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ur remit is to maintain, renew and upgrade the Jubilee, Northern and Piccadilly lines

on behalf of London Underground (LU). On a more strategic level, the company is working together with LU to transform the world’s oldest metro system into a railway suitable for a modern, dynamic and fast-moving capital city such as London.

Tube Lines is delivering an improvement programme worth £5.4bn over eight years to the Northern, Piccadilly and Jubilee lines, as part of an overall TfL upgrade plan for the Tube that is the largest upgrade programme that the network has ever seen.

Our remit covers a massive 41% of the entire LU network and also includes the maintenance, renewal and upgrade of over 320 kilometres of track, 254 points and crossings, 255 trains, 100 stations, 4314 bridges and other structures, 231 escalators and 110 lifts.

One of the key programmes of works we have carried out is a complete overhaul and improvement of the fl eet on the Jubilee line. This was a unique project that has set a new industry benchmark in terms of managing to implement a very complex project in record time without stopping any trains for service with a very high level of quality. Key for the delivery was the extensive use of lean manufacturing techniques, very strong quality assurance, true partnership with suppliers and very strong project management. It was imperative that this work took place in time for the Olympics due to the potential impact on availability of trains and safety.

The work packages were as follows: Brake actuator

The brake actuator is critical to safety and availability as any leakage could activate the

brakes suddenly. The process to remove and refi t a single actuator was initially eight hours and was reduced to three hours by completely reworking the process. New lifting equipment was designed by the team and that allowed the reduced process time with improved safety of the task. A team of 11 people worked on this activity mainly during nights replacing a train’s worth of brake actuators (16).


Prior to introduction of Transmission Based Train Control (TBTC), this system was already the worst performing, with large numbers of no fault found. With the introduction of TBTC and the cross-loading during the Olympics, the situation was very likely to become much worse. One of the life expired components (the EP valve) was safety critical.

Following a condition assessment of the components, the scope was defi ned and split into three phases, with the two most critical completed (phase 1a and 1b) before the Olympics.

The previous benchmark project for doors overhaul was the Northern line, where the processes were optimised, and this meant that it was possible to complete one unit (three cars) between peaks, which was already a vast improvement on the usual time taken of two days. During this project we delivered one train (seven cars) between peaks – therefore a 133% improvement on effi ciency without affecting availability of trains. This was combined with the six monthly exam also completed on the train at the same time.

A team of 41 people were working on this job, mainly during day shifts. This was also complemented by the maintenance team performing the six monthly exam.

Semi-permanent couplers

Drawgear collapse and worn-out AMPEP bearing were the two failure modes experienced by the semi-permanent coupler.

Even with relatively low numbers of failures, due to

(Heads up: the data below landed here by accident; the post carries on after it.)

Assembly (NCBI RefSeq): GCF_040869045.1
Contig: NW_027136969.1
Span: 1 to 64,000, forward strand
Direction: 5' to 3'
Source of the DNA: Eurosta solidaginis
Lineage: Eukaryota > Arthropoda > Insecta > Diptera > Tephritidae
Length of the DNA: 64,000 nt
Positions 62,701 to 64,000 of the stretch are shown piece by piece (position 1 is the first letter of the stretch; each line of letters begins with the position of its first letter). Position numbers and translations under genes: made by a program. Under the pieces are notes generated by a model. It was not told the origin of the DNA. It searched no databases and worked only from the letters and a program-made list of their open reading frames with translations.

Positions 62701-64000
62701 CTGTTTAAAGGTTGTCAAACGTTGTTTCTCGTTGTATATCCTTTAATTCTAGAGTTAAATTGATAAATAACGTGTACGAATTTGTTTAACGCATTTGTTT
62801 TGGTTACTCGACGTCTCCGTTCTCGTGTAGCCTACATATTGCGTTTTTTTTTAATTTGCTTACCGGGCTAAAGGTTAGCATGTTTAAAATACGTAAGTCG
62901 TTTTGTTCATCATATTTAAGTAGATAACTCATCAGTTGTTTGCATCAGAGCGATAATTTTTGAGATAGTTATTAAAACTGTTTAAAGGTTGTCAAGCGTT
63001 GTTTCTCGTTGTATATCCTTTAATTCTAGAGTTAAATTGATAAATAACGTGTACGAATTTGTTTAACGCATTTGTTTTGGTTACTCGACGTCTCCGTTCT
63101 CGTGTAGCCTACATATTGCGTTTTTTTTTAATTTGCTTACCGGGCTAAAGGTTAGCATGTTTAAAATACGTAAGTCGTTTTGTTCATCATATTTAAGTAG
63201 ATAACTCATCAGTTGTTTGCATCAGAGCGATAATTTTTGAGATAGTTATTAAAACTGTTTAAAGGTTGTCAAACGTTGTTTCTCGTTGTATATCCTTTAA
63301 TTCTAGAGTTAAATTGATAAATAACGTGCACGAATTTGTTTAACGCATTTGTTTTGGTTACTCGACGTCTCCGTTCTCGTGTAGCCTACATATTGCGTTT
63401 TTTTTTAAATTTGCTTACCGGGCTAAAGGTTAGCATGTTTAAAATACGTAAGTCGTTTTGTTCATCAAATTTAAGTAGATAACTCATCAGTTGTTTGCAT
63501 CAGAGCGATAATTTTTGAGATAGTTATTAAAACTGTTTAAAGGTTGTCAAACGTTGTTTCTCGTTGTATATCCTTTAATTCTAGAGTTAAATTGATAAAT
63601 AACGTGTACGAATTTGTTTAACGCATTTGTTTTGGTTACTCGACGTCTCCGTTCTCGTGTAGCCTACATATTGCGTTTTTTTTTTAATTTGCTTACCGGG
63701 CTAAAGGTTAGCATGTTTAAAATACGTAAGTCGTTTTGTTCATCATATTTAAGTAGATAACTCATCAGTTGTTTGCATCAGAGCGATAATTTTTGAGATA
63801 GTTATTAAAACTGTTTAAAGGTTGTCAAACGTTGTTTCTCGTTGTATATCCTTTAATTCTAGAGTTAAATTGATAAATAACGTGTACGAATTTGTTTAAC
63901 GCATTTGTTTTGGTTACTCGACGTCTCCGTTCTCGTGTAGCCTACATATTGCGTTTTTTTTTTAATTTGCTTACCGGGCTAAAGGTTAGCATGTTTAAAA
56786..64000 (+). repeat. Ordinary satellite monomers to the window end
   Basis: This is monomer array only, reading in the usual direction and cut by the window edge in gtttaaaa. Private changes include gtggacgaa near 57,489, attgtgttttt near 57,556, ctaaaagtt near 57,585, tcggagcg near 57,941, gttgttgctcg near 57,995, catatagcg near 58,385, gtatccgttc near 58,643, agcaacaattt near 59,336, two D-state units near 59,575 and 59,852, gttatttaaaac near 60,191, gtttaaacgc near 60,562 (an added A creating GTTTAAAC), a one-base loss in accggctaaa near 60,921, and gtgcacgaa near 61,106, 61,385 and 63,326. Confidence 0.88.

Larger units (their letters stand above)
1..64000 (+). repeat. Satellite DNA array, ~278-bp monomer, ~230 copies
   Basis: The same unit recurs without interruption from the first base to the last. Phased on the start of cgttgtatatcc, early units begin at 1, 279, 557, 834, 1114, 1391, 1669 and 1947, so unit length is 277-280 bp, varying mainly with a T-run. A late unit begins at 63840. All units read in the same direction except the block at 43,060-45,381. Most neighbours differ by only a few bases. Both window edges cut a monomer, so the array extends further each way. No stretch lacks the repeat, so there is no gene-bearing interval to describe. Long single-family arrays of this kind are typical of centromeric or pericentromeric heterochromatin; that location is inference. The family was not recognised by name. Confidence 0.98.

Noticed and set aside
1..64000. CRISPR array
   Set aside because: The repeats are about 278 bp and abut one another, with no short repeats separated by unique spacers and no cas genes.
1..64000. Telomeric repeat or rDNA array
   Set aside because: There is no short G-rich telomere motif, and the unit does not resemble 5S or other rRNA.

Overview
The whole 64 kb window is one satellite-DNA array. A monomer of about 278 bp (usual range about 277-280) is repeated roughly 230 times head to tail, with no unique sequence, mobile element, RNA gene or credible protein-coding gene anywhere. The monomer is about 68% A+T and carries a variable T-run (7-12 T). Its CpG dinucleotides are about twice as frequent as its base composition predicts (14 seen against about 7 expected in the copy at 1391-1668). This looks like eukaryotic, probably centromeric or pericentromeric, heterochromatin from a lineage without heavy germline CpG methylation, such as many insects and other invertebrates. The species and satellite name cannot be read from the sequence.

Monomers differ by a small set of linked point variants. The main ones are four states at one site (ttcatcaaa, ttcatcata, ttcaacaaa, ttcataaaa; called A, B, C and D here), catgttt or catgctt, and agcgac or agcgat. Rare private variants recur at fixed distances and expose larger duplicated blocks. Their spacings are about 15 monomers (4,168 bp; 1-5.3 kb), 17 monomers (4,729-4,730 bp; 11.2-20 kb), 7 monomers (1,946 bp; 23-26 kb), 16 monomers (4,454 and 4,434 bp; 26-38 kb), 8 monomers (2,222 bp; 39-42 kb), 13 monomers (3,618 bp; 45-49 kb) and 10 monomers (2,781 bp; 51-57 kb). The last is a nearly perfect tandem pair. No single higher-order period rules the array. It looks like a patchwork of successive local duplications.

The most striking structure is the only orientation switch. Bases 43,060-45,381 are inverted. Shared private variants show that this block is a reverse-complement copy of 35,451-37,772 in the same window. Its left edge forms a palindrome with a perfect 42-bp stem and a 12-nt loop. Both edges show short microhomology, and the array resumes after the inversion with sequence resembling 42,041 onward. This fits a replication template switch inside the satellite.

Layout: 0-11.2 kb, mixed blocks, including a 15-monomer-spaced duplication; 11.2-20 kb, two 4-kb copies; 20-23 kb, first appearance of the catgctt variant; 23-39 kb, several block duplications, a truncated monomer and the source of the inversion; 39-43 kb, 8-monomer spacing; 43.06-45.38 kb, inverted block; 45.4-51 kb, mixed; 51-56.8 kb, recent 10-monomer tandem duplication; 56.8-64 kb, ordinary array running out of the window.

the complexity of the task of removing and refi tting, any failure would lead to trains being taken out of service. The

52 | rail technology magazine Dec/Jan 13

combination of the overhaul being overdue and the duty cycle as a result of TBTC were making the situation diffi cult to manage with part of the overhaul being overdue and hardest duty cycle with TBTC. The initial strategy of just replacing the AMPEP bearing, although this was having a positive effect, was not enough and a full overhaul of the coupler was required.

The process for remove and refi t was created from scratch to ensure the task could be performed between peaks at the takt rate of one train a day.

Previously a single replacement of a semi- permanent coupler used to take over 12 hours. Critical to the process was a bespoke lifting table/stillage, which was designed for the completion of this task. This allowed the team to remove the whole assembly in one stage. This lifting table was also used to transport the semi-permanent coupler to the sub-supplier for overhaul, thus improving the safety of the transportation process.

The supplier for the overhaul of this system had never performed a task with this level of intensity and it was subjected to a very comprehensive audit regime by Tube Lines to ensure the quality of the product was not compromised. The number of team members that worked on this project was 27.

Saloon seats

Previously, the seats on the Jubilee line fl eet were a traditional sprung wire construction comprising of coil springs and a wire frame.

A feature of this type of construction is that when a spring fails, there is a possibility of a sharp wire protruding from the seat base and causing damage to property or injury to passengers. This was an increasing situation with the seats on the fl eet and they were deemed fundamentally life expired.

There were two options for replacement of these seats: direct replacement with new versions of the existing design or a new design to remove the historical failure modes and, if possible, provide a reduced whole life cost model.

After a tender process for a new design a supplier was selected. The new seat design had a customer satisfaction survey with over 700 interviews and a satisfaction rate of over 90% of customers.

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